A grizzly day in Grizedale - Montane Trail 26
Montane Trail 26, Grizedale 2014
It's never easy to train at this time of year. You get woken up by that iPhone alarm that sounds like an army of tortured robots. You're freezing and your body feels like some prankster has swapped it with James Corden's.
You tippee toe down the stairs freezing your jim jams off. Scout the labrador looks at you with a tear in her eye ("running without me again, shame on you!"). You set off running, get smashed over the head by a falling tree, drown in knee deep cow mess, but at least it gets washed away by the perpetual rain. I feel like I'm stuck on repeat lately and not much enjoying it.
The prelude to Grizedale was no different. It was to be my second ever trail marathon (26.2 is such a conventional distance). Up at 5:30am. Didn't feel like it. Still coughing. Still in denial that I would actually make the start. 8:30am: the usual suspect Nick and I arrive in the Lake District. The weather was gradually worsening as we approached. It would be beautiful if you could see beyond 50 metres.
We were greeted by very heavy rain and some damp looking Spartans. At the Start line Marc Laithwaite makes no apology for the weather (this is the Lakes) and sends us off with a hilarious quip - something about it being flat except for the flat bits are rather slanted. Boom tish. Might nick that one.
To be fair, not a bad description. The first half is an undulating channel of fire roads that really test your enthusiasm. It's not particularly technical so pretty much 100% runnable so long as you're willing to put some serious effort in. I didn't see anyone walking those hills but I bet it crossed many minds. By mile 5 I was feeling a little chesty and slightly concerned that the cough I'd got might finally floor me. A couple of good hits of Ventolin and everything was reet.
At that point it occurred to me that now was the time to get some good quick miles in. To hell with conserving energy, hit it hard when feeling good. It was a win-win situation. Serious fatigue in the second half would be a good test of character for future endeavours. No fatigue evident in those few half marathon runners who went flying by. They'd set off slightly behind us and the front runners were now steaming past like they were being chased by a Grizedale grizzly. This is an inspiration unique to the Grizedale 26... Seeing those guys and a girl rocket round at such at such speed was like the best spectator sport ever. It really gives you the impetus to be reckless. You know you shouldn't but it's a blast chasing rabbits. The rabbit who finished in 14th place was Spartan Alex. What a result! He caught me about half a mile before the end of his race. We cheered each other on, shouted "Sparta" a lot, and I did my best to encourage Alex to a sprint finish. He didn't disappoint.
The other unique thing about this race is that it really is a race of two halves, literally returning to the start at the half marathon point. I headed in at the half way point not far behind Alex. There stood checkpoint two and about half a dozen biscuit munchers. Time to take the initiative. No stopping in this race. It's not an ultra is it? I headed off immediately after gulping down some coke. This seemed to spur them into action and it was a real effort to stave them off on the next climb. Lest we forget, biscuit munching is a valid strategy in a tough race like this.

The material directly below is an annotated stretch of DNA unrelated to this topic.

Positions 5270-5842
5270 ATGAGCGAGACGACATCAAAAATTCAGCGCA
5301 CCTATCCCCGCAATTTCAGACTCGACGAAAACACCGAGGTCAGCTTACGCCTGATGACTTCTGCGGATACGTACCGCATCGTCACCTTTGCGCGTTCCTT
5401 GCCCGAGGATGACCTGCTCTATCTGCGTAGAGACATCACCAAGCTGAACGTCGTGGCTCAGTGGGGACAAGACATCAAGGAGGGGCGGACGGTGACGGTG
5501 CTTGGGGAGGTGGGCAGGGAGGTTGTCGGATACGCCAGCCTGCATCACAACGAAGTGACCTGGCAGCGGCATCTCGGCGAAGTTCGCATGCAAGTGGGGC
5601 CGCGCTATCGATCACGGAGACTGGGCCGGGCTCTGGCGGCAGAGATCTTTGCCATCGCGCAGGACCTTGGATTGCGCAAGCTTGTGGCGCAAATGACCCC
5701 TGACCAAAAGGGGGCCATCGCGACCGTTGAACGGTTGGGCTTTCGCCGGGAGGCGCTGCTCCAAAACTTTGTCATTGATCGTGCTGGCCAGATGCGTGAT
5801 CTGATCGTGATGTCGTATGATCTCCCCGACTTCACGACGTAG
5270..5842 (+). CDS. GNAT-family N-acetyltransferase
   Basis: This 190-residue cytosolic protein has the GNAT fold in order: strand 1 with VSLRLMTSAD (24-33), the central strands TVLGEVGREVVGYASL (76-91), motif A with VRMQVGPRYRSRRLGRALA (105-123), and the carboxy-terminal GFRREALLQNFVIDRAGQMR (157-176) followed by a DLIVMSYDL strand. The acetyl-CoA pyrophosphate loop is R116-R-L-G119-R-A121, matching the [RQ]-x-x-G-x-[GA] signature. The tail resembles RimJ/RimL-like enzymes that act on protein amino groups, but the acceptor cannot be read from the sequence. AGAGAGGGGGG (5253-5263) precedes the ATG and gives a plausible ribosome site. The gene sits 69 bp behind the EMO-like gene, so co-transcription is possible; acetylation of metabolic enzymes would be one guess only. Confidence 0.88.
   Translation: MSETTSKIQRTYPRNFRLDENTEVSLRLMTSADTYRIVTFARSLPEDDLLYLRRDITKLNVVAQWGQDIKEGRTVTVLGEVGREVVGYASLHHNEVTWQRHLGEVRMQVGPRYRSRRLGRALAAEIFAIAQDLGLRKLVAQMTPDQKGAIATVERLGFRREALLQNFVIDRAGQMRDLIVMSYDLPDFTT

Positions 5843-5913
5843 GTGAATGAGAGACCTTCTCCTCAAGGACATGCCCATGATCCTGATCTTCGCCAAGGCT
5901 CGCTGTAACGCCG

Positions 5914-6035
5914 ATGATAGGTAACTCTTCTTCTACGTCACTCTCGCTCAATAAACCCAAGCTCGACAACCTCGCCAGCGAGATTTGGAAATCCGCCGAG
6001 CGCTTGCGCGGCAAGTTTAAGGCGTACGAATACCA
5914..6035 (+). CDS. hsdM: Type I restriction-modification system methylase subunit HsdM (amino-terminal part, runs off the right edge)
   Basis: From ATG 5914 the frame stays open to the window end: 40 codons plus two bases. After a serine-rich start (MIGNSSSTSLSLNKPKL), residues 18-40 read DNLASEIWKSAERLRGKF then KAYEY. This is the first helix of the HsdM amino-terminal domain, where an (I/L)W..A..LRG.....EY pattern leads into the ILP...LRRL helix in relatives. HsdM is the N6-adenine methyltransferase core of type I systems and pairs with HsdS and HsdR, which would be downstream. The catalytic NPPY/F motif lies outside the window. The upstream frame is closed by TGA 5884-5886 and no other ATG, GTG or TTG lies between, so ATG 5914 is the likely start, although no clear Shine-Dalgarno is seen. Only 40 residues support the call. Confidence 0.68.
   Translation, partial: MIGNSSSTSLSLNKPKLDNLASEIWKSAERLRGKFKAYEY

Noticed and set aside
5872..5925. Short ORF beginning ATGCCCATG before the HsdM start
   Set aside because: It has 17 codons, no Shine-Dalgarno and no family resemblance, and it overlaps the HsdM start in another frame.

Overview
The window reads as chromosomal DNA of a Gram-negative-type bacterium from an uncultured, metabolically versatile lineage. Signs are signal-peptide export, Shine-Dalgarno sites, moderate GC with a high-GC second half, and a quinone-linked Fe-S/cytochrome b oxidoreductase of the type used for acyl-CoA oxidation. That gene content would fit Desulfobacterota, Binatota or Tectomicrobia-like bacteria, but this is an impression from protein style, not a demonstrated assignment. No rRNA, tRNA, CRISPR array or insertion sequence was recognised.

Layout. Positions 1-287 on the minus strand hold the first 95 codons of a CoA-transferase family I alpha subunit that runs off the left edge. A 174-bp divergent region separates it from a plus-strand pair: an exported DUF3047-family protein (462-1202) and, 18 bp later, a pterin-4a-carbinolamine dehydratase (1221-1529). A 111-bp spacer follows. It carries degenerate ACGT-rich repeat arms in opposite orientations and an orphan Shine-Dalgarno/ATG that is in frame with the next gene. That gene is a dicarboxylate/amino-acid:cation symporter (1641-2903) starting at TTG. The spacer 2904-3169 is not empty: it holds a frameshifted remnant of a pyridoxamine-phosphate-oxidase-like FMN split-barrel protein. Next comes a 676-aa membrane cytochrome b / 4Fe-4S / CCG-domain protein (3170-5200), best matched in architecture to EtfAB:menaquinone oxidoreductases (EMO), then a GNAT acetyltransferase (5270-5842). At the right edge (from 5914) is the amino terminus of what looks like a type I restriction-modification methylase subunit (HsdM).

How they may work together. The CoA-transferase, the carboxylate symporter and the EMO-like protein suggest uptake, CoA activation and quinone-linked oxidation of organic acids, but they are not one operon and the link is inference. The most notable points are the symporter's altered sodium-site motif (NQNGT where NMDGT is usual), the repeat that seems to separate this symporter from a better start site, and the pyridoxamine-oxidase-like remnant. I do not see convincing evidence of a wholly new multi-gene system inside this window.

A gnarly climb over to the other side of the forest. This is where the real test of leg strength begins. The second half of the race is vastly more technical. It's the equivalent of switching from rally car to 4x4 (and sometimes boat!). There was a hell of a lot of water and mud now too as one dude will testify: face first into the quagmire. I fished him out thinking he might well be totalled. Fortunately just a bloody knee. He shouted two words, the first unrepeatable, the second "OFF". The rock that assaulted him seemed to give him a sudden turbo. Boom. He was off and I don't recall seeing him again.
Many more miles of the best technical climbing and whooshy flowing descent followed. I was having such good time involuntarily shouted "woohoo" and made aeroplane wings when passing some walkers. This was a race I won't forget in a hurry. It was a timely boost to in such a miserable winter. The last climb was possibly the toughest and you could see it in the weary legs of some of the guys I passed. It was a good day. I think I was overtaking all the way back to the visitor centre. I was tired but was comfortable pushing it hard without cramp or major fatigue. Definitely no 'bonk' or 'wall'.
I sprinted across the line a happy man. Content with my efforts on the back of a winter of very little hill training and lots of lurg. The main aim of the days race was a test of fitness with the bigger picture in mind. I left feeling like I was in a good place after a tough day in the hills. My strategy feels like a good one. If I throw some hills in I could be dangerous. It was a tough day but my developing core pulled me through the tough moments. I wore full body cover and didn't take it off all day. It was a bit of an experiment really but I didn't feel it hampered me at all. Would urge giving it a go as I felt like you may as well wear it as carry it.
Great race, excellent organisation and superb Spartan results. Really pleased with my overall time and placing of 37th / 4hrs 27mins.